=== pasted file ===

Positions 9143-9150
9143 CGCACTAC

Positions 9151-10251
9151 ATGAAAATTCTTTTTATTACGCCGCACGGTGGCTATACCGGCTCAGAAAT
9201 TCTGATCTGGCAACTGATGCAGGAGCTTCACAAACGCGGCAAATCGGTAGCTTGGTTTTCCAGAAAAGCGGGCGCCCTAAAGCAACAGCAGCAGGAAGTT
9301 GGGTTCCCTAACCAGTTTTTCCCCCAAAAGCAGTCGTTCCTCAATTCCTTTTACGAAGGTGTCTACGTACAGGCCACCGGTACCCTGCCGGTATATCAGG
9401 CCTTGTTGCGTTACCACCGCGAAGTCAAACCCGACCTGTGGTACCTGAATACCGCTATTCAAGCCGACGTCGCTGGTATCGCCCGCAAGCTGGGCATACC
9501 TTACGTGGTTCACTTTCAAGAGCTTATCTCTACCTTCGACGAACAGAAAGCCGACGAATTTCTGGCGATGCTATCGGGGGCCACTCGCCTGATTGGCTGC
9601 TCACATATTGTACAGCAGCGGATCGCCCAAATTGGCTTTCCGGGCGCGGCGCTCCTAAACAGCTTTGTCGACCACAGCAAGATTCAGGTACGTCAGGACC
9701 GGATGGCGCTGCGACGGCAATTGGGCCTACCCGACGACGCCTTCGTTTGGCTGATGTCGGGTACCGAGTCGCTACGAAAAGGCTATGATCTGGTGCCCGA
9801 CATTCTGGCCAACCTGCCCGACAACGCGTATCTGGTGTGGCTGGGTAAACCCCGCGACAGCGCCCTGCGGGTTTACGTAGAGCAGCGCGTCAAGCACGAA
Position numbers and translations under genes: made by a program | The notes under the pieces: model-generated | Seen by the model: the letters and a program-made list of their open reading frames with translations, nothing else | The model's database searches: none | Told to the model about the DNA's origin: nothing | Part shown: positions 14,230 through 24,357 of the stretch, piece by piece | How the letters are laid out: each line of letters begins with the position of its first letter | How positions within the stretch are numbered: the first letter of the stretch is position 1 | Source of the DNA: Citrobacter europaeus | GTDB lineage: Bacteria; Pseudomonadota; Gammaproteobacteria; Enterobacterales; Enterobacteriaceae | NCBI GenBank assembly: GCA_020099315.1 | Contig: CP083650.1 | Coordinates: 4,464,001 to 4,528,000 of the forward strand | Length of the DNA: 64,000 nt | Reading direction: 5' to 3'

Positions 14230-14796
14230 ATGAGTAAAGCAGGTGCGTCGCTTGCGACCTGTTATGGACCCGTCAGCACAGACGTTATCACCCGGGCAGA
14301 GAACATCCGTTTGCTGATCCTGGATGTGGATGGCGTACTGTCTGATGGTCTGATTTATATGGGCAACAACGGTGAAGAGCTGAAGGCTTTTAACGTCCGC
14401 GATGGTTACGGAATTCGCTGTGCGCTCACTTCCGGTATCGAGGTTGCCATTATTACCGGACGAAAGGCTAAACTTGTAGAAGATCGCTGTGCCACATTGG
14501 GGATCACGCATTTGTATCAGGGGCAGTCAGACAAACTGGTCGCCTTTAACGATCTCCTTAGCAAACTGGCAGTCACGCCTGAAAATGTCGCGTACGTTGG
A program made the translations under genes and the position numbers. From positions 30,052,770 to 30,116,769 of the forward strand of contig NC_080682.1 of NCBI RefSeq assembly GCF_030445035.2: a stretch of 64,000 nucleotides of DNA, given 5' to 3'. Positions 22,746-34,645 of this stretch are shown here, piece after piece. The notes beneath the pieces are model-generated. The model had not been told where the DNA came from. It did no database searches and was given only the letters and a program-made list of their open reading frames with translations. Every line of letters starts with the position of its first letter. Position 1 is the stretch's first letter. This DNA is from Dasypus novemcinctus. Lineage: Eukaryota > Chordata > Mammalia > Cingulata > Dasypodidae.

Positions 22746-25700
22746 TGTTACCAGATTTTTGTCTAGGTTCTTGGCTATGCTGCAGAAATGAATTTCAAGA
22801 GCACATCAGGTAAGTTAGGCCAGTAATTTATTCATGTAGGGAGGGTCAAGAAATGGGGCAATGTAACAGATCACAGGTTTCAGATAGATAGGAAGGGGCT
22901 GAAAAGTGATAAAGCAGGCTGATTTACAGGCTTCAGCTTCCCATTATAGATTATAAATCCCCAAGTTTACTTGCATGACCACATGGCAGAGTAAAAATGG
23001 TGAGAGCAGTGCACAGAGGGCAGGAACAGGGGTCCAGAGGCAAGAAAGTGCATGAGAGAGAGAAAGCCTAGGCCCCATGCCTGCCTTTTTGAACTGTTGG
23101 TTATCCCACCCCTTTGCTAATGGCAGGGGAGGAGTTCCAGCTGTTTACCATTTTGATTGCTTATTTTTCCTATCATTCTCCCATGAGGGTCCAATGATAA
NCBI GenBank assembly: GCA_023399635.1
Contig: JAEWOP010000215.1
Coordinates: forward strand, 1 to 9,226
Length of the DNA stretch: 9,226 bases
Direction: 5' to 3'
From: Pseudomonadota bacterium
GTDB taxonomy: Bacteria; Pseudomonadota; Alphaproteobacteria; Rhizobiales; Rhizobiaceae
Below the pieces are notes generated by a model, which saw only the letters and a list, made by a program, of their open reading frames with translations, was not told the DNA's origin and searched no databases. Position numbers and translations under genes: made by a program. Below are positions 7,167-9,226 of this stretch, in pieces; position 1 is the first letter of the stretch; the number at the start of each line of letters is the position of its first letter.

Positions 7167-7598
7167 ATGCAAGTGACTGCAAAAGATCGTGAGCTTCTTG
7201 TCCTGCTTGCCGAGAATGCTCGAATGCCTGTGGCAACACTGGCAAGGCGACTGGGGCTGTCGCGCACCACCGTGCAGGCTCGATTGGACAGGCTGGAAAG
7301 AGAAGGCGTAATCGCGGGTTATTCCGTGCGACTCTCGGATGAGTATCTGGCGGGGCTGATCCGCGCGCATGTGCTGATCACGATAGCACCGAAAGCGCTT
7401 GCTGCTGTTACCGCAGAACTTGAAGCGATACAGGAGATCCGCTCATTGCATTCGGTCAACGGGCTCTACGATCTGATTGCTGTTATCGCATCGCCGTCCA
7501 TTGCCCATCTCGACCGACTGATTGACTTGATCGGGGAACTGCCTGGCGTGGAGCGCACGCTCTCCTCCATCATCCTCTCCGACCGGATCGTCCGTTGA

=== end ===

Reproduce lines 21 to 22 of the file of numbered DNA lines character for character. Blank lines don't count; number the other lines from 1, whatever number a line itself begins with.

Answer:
22801 GCACATCAGGTAAGTTAGGCCAGTAATTTATTCATGTAGGGAGGGTCAAGAAATGGGGCAATGTAACAGATCACAGGTTTCAGATAGATAGGAAGGGGCT
22901 GAAAAGTGATAAAGCAGGCTGATTTACAGGCTTCAGCTTCCCATTATAGATTATAAATCCCCAAGTTTACTTGCATGACCACATGGCAGAGTAAAAATGG